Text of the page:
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Swollen glands

Glands become swollen for different reasons. If you have swollen glands because of a virus, they usually get better without treatment. If you’re not sure why you have swollen glands, if they are painful or getting bigger, or if you are feeling unwell, it's a good idea to see your doctor.

What are swollen glands?

Glands are lymph nodes. They are part of the lymphatic system, which fights infection. Lymph nodes filter impurities from the lymph, which is a type of body fluid.

You can get swollen glands in many different parts of the body, but you’re more likely to feel them in your neck, in your armpits or in your groin.

What causes swollen glands?

There are many different causes of swollen glands. Most of them are not serious.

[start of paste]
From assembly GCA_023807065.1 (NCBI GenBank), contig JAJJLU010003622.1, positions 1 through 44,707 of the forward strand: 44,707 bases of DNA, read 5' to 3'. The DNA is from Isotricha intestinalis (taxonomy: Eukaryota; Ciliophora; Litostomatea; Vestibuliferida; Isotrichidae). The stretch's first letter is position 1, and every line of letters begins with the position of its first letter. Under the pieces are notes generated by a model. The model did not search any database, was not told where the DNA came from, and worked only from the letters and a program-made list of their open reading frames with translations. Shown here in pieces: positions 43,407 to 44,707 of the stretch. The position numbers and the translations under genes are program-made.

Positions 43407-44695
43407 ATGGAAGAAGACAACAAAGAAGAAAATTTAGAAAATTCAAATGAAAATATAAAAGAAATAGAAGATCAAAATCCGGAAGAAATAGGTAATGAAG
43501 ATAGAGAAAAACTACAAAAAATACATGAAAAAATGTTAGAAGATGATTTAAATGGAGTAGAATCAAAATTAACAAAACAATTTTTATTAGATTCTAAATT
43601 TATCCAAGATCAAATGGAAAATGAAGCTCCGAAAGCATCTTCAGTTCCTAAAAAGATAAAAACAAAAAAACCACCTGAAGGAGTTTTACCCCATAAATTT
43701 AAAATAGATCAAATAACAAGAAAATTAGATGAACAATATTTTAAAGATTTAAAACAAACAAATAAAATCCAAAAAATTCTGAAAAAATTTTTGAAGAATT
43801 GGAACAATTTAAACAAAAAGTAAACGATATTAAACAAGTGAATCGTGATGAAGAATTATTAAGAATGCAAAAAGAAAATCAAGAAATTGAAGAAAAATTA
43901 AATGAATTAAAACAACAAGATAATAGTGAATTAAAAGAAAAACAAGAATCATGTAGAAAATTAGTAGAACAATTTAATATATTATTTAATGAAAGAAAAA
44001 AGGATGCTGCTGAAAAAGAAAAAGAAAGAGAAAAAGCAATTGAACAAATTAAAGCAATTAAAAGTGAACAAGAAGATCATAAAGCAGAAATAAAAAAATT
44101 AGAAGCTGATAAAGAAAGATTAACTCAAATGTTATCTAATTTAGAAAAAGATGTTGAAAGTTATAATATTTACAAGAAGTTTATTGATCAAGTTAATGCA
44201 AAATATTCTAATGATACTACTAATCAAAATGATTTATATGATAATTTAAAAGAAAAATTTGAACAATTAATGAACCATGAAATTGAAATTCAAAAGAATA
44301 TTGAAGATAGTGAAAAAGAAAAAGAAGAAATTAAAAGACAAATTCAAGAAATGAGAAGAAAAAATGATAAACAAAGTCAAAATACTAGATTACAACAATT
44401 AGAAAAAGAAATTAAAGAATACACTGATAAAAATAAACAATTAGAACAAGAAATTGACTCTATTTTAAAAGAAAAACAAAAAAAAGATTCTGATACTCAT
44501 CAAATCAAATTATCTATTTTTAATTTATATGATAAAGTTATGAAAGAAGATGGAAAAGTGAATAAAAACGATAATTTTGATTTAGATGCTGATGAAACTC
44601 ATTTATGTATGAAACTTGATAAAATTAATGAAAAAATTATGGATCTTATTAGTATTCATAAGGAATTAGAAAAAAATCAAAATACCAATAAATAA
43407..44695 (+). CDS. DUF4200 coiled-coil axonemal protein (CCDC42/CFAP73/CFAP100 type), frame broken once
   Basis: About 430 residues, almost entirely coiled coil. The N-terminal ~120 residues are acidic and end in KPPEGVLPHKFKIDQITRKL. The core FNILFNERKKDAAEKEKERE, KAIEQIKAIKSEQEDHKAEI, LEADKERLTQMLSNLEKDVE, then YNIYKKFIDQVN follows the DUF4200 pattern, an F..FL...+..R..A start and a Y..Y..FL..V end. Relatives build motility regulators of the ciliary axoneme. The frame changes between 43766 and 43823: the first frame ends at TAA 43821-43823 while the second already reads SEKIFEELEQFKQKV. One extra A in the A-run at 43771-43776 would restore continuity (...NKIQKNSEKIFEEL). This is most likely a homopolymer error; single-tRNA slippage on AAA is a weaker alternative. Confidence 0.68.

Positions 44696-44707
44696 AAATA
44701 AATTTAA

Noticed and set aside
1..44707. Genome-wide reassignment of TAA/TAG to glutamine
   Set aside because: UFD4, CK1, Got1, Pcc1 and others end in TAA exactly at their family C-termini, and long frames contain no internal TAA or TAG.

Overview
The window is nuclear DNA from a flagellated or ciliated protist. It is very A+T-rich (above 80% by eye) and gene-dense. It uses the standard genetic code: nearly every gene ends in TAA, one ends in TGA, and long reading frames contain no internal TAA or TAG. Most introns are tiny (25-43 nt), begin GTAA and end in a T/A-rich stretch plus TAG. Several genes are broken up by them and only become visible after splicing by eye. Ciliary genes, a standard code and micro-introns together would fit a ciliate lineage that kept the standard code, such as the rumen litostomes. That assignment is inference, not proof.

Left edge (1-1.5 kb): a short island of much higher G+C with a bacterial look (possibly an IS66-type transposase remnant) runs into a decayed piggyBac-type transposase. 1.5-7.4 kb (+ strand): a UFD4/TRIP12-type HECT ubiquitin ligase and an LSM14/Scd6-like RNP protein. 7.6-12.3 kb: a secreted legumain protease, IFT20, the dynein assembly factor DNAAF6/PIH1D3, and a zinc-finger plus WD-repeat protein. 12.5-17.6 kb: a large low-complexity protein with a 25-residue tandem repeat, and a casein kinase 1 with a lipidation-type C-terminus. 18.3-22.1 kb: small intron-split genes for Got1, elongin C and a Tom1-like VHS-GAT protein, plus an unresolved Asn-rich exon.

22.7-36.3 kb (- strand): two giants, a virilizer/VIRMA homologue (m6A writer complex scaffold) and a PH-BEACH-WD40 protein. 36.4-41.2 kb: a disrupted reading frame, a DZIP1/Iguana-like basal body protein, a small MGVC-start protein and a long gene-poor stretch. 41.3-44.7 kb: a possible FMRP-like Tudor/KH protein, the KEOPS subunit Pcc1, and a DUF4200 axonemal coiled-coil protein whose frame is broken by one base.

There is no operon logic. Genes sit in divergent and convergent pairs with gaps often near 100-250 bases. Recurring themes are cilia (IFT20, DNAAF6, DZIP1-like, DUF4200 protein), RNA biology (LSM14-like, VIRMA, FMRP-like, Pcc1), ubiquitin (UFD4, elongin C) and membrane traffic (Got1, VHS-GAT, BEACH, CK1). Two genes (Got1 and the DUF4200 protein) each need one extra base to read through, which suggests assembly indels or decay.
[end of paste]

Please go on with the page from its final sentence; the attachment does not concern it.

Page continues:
Having swollen glands usually means your immune system is fighting an infection in the swollen area. For example, if you have a sore throat from a virus, you may get swollen neck glands. An infection on your leg can cause swollen glands in the groin.

Causes of swollen glands include:

Out of 100 people with swollen glands, only one, if any, is likely to have cancer. In young people cancer is even less likely.

Swollen glands diagnosis

If you see your doctor about your swollen glands, he or she may ask you questions about your symptoms, and examine you.

If you have a simple infection, you may not need any medical tests.

In some situations, your doctor might order blood tests or a scan. If the results suggest cancer, you may need to have a biopsy of the gland.

Swollen glands treatment

Swollen glands caused by a virus don't need treatment. The glands eventually shrink. This can take a few weeks or longer.

If you have a bacterial infection, your doctor might give you antibiotics.

If your swollen gland is due to cancer, your doctor can refer you to the appropriate specialist for treatment.

Last reviewed: January 2016

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